What Topics Are Covered Most Deeply on the Internal Medicine Exam
Challenger’s courses approach boards study as a blueprint-based function, our exam simulators pull random unanswered questions (or one’s you’ve gotten wrong) in the same percentage as the ABIM blueprint. But sometimes it’s helpful to stand that on its head.
What topics are covered most heavily on the ABIM exam, and what presentations do you need to know?
Cardiovascular is 14% of the exam. Or grouping together cardio, pulmonary, and gastro, and that’s a third of the exam score. So what are the highest yield areas? (Hint: it’s not ‘Miscellaneous’).
2023 ABIM General Internal Medicine Blueprint
Three quarters of the questions are going to be case-based patient presentations. You know the sort:
A 68-year-old female patient presents to the emergency department with a 4-week history of worsening dyspnea, cough, and low-grade fever. She has a past medical history of hypertension and is a former smoker, having quit 15 years ago. Her oxygen saturation is 90% on room air, and her respiratory rate is 28 breaths/min. A chest X-ray reveals diffuse bilateral infiltrates. Lab tests indicate elevated levels of C-reactive protein and erythrocyte sedimentation rate. She reports no recent travel or exposure to sick contacts.
What is the most likely diagnosis for this patient based on the given information?
- Chronic Obstructive Pulmonary Disease (COPD) exacerbation
- Interstitial Lung Disease (ILD)
- Community-Acquired Pneumonia (CAP)
- Pulmonary Embolism (PE)
- Tuberculosis (TB)
And you know the type of reasoning they’re looking for you to go through in your head:
Option A: COPD Exacerbation - While the patient is a former smoker, the acute symptoms and elevated inflammatory markers are not typically characteristic of a COPD exacerbation.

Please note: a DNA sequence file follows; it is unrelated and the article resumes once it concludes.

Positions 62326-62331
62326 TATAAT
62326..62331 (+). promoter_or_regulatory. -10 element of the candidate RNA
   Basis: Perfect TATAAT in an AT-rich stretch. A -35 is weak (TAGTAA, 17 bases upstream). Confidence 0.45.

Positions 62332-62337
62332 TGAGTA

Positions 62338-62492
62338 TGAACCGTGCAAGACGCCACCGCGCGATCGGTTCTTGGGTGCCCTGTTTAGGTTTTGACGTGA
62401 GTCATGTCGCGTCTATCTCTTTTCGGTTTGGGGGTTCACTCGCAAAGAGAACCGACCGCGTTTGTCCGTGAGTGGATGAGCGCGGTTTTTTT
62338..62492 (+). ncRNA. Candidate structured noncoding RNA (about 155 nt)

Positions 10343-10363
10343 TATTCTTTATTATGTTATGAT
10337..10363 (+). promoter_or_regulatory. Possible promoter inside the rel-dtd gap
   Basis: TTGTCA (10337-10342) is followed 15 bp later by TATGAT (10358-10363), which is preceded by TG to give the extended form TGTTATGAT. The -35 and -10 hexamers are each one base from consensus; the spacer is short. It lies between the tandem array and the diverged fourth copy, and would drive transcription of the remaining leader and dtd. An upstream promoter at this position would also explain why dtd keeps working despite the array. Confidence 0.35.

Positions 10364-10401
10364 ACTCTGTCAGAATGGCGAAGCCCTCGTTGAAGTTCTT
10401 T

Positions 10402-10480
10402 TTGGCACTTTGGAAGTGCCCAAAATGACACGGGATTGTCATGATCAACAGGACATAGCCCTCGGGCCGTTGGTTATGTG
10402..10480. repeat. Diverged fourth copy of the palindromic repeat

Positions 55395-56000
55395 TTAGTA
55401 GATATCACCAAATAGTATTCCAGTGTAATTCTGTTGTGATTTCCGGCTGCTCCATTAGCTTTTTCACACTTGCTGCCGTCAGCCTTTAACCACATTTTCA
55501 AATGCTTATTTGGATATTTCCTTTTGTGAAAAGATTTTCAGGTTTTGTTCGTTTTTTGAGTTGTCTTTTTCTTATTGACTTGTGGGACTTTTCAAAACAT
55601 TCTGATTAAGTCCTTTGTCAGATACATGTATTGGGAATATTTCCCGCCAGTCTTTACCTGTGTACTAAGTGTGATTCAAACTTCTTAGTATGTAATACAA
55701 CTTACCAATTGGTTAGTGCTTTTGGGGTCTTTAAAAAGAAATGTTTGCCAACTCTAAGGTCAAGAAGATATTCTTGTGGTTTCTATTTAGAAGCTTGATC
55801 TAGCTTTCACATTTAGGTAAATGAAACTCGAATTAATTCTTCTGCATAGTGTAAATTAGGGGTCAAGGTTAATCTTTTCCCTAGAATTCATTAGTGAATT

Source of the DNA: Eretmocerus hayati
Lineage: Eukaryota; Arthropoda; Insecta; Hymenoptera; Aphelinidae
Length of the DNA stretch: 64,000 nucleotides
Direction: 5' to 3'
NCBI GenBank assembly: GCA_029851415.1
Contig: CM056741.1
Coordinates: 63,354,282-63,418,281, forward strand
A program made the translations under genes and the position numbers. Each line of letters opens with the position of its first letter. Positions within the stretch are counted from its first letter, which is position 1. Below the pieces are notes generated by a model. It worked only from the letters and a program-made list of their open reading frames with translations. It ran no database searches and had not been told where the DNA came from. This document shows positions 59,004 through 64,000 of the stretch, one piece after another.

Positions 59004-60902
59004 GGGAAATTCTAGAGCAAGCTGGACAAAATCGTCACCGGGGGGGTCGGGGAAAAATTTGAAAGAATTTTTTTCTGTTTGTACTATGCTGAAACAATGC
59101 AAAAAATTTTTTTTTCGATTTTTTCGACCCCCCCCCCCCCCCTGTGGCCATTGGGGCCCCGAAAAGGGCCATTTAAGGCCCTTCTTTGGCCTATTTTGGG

Option B: Interstitial Lung Disease (ILD) - The age and symptomatology align, but the acute onset and elevated inflammatory markers suggest something more acute in nature.
Option C: Community-Acquired Pneumonia (CAP) - Most likely, given the fever, elevated inflammatory markers, and bilateral infiltrates on the chest X-ray.
Option D: Pulmonary Embolism (PE) - Though she has risk factors such as age and a history of smoking, her primary symptoms are more respiratory and infectious in nature, making PE less likely.
Option E: Tuberculosis (TB) - The absence of specific exposures or risk factors, such as recent travel, makes this unlikely.
The answer to what topics are covered most deeply?
Start with the cardio, pulmonary and gastroenterology group - and study the disease presentations. Customize your study plan to examine each of the subtopics, and the disease-specific presentations (there’s around 50 just in cardiovascular). The better you know the presentations and disease specific items for each category, the better you are going to handle the case presentation style.
Med-Challenger can prepare you for the Internal Medicine Boards Prep, as well as handle MOC needs with Med-Challenger Internal Medicine.